As expected, Prime Minister Stephen Harper’s government has just rolled out what the Conservatives are hailing as a “major milestone” to ensure retirement security for the nearly two-thirds of Canadians who do not have a company pension plan. It’s hard to see how they can make that claim with a straight face.
Pooled Registered Pension Plans (PRPPs), expected to come into force next year, will help some self-employed individuals and workers at smaller companies gain access to a private pension plan. But when Ottawa unveils the fine print it is expected that businesses will be required to offer a plan, but not to contribute to it. For workers, then, this may amount to little more than a larger professionally managed savings vehicle similar to a Registered Retirement Savings Plan (RRSP).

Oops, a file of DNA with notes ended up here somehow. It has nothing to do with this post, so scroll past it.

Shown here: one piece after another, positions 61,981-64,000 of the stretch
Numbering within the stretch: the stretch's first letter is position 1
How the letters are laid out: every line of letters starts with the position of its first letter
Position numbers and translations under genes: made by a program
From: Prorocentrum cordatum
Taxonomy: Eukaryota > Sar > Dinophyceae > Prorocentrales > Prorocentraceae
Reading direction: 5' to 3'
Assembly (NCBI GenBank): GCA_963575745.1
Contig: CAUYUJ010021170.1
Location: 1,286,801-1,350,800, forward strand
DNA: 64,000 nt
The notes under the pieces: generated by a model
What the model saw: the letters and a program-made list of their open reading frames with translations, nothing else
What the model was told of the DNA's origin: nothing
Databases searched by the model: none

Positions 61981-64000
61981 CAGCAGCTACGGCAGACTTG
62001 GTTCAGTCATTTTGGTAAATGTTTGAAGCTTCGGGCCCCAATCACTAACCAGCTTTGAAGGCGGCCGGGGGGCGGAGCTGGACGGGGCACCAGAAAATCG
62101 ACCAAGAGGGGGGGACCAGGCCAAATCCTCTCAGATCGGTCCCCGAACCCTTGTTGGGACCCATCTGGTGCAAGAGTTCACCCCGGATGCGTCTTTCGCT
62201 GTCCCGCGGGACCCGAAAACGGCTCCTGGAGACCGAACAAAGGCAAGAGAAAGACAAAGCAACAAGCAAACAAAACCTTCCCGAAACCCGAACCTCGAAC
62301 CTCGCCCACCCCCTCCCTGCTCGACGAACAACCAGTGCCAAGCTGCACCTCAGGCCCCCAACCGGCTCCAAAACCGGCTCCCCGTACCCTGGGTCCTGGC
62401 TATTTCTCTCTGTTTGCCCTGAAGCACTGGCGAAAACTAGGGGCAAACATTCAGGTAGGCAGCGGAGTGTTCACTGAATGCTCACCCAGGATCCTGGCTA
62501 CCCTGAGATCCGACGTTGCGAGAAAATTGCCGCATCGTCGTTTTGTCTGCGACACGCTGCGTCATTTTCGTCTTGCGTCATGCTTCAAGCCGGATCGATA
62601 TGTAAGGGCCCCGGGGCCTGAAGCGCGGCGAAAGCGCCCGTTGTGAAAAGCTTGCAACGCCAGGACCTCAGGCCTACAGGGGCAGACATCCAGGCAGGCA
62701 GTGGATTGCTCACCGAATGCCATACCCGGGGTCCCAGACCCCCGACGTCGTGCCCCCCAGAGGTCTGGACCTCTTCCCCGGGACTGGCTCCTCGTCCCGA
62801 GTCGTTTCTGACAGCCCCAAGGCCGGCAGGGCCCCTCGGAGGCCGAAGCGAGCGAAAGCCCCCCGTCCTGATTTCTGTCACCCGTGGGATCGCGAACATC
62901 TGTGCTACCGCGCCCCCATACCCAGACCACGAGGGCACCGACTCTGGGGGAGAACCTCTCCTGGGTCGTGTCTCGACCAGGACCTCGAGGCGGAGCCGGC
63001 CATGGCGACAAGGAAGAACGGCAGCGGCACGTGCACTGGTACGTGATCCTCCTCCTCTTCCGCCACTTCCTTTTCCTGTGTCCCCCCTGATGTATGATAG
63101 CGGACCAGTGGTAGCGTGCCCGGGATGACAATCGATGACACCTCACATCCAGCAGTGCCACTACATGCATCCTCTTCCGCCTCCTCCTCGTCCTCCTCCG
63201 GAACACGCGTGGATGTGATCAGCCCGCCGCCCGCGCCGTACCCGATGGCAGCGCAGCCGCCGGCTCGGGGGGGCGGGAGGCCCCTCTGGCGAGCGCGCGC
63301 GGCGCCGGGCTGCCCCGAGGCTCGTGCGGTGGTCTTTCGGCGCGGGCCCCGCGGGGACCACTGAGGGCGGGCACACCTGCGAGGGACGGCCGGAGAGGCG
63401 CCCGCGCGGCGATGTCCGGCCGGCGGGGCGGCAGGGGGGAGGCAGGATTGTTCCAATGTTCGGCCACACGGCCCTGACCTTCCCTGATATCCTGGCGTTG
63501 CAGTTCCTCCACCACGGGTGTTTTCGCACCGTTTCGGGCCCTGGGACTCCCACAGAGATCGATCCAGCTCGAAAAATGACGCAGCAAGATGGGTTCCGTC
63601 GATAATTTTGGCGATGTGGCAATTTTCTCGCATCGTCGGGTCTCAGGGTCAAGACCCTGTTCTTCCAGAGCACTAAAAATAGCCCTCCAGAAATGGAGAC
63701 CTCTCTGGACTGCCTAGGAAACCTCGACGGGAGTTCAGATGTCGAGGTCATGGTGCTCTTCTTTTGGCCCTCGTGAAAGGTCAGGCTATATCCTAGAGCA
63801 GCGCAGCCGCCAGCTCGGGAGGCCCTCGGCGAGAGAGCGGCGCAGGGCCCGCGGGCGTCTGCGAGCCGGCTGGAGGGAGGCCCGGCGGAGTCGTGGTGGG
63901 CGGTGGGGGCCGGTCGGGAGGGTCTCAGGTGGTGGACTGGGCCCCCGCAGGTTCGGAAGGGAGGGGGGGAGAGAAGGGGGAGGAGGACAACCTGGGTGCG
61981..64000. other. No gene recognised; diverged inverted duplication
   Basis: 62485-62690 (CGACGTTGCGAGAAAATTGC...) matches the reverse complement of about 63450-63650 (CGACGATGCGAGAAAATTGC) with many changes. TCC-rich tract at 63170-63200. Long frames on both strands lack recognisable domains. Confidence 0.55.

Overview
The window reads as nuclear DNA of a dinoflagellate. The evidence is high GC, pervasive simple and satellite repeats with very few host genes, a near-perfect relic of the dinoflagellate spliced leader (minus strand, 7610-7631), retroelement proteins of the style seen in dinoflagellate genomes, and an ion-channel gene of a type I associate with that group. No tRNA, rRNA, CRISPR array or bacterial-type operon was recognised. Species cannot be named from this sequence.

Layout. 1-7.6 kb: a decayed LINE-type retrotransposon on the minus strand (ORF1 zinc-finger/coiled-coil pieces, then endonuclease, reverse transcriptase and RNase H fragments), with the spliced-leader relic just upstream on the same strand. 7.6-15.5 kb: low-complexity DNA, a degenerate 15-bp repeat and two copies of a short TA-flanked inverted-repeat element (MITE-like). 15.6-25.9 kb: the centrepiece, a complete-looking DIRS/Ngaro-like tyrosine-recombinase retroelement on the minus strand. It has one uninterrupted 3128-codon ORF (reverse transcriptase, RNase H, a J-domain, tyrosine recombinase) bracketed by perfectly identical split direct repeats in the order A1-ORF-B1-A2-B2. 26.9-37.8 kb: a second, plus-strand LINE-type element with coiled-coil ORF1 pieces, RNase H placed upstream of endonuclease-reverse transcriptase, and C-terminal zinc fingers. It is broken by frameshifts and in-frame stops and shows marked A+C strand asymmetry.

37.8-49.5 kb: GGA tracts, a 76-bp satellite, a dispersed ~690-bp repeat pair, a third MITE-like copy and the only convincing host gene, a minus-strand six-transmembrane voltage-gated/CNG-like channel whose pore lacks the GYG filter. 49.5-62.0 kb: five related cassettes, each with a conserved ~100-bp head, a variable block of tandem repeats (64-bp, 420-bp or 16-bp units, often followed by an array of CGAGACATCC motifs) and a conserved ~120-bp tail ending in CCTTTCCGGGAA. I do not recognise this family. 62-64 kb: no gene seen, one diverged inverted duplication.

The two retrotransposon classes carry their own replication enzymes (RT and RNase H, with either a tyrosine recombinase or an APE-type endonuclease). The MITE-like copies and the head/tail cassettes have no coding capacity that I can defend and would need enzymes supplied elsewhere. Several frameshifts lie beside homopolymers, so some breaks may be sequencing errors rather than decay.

The need is undeniable. Many Canadians are not saving enough for retirement. Fewer and fewer have company-sponsored pensions and they do not use all their RRSP or tax-free savings options. Some simply don’t have the money to set aside. Others have underestimated their retirement needs and are not prudently planning for life after work. Unfortunately, another voluntary savings program won’t necessarily change any of that.
The pooled pension is unlikely to come close to filling the gaps in Canada’s retirement income system.